Drivers must be aged over 21 to hire a small car, or 25 for a medium (two-litre) or larger 4x4 vehicle. You'll need your national driving licence (an International Driving Permit is best, although it isn't legally required). You'll also need your passport and one of the major credit cards. Prices range from AED 77 per day for a small manual car, to AED 1,000 for something like a Lexus LS430. Motorbikes are not available for hire in Dubai.

Autolease 04 224 4900.

Avis 04 224 5219.

Budget 04 224 5192.

Cars 04 224 5524.

Diamond Lease 04 220 0325.

Europe 04 224 5240.

Fast Rent A Car 04 224 5040.

Hertz 04 224 5222.

Patriot 04 224 4244.

Thrifty 04 224 5404.

United Car Rentals 04 224 4666.

Fuel stations

There are 24-hour petrol stations on all major highways. Most petrol stations also have convenience stores selling snacks and drinks.


Many areas in the city centre have introduced paid parking in a bid to reduce congestion. Prices are reasonable (AED 1 or AED 2 for a one-hour stay, depending on location), but this hasn't made it easier to secure a parking space. Paid parking areas are operational at peak times (generally from 8am to noon and 4pm to 9pm), and it's free to park there outside of these hours and on Fridays or public holidays. If you park illegally or go over your time limit, the penalty charge is AED 100-AED150. Generally your car hire company will pay the fines for you and charge them back to you at the end of your lease.

Most hotels have extensive parking facilities for visitors, including valet services.

DWTC has several parking facilities, both free and paid for. The paid-for multi-storey parking (AED 5 per hour) tends to fill up very quickly during exhibitions, as a lot of the space is reserved for ‘VIPs’ and the trade centre’s own personnel.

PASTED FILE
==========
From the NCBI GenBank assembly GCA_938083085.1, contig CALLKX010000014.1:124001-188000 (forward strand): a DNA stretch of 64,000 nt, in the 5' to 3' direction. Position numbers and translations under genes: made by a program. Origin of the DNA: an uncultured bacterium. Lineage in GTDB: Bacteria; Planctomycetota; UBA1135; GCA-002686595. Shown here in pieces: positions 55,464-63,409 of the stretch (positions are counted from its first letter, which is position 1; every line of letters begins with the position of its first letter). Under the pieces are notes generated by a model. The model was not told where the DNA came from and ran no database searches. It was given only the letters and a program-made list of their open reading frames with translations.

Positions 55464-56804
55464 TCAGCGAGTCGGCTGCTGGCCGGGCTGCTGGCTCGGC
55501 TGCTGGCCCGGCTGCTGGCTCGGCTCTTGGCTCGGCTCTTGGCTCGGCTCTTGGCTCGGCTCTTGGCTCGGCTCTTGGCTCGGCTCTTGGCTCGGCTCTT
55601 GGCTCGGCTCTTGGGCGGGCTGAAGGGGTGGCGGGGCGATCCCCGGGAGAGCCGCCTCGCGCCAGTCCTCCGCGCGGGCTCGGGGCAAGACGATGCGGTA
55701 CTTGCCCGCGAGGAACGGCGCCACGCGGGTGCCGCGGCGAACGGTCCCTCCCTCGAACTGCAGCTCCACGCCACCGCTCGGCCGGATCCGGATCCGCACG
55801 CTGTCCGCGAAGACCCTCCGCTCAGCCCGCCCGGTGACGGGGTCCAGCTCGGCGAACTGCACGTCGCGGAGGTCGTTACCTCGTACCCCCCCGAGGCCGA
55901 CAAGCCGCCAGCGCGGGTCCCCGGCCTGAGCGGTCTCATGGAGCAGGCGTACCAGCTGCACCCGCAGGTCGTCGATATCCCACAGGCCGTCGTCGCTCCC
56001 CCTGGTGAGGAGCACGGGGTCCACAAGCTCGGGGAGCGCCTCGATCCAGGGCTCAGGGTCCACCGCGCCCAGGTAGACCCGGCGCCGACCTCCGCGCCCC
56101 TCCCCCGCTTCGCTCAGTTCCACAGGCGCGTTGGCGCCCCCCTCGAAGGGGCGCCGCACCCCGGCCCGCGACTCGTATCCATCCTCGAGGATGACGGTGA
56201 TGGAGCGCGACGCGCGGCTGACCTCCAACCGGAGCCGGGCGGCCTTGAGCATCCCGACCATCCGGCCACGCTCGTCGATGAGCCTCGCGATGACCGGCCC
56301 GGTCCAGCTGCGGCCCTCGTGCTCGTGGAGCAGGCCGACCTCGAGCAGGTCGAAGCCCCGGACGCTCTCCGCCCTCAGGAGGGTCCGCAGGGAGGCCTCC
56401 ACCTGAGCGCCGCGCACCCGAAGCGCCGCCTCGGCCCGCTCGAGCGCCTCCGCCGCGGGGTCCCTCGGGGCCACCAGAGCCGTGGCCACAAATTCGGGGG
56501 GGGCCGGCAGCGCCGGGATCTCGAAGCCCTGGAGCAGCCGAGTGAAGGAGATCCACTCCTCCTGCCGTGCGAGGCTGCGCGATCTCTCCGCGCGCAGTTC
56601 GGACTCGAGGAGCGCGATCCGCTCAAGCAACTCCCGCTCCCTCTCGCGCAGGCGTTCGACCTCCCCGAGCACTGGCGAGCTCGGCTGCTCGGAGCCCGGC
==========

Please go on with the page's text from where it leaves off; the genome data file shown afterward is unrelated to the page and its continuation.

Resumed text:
The free parking is not shaded, and may be a considerable distance from DWTC, although shuttle buses are sometimes available to take you to the centre.


In 2007, Dubai introduced a road toll system, called Salik. The system works on the basis of an AED 4 toll every time you pass through certain Salik gates – currently at Garhoud Bridge, Maktoum Bridge, Mall of the Emirates and Safa Park.

If you have hired a car, make sure it has an orange Salik tag, which will automatically register as you pass the barrier. The hire company will then charge you for your toll use – some may charge yet another premium for this.

If you are in a taxi, the driver will press a button on the meter to add the toll to the fare. You can request that the driver takes a route to avoid Salik, although some may be reluctant to do that as alternative routers are choked by other people trying to avoid the toll.

Note if you pass through the Safa Park and Mall of the Emirates gates in the same journey, you only pay one fee of AED 4 rather than AED 8. You still get charged an additional AED 4 to then cross either of the toll bridges.

If you are bringing your own vehicle to Dubai, then be aware that you cannot pay at the toll gate, but must buy a tag (AED 100) and install it your car first. Tags are available at most service stations. Alternate routes that do not pass through Salik gates are signposted, or simply follow the queues of traffic.

800 72545 www.salik.ae.

Follow us to get the most comprehensive IT business news delivered fresh from our social media accounts on Facebook, Twitter, Youtube, and listen to our Weekly Podcast. Click here to sign up for our weekly newsletter on curated technology news in the Middle East and Worldwide.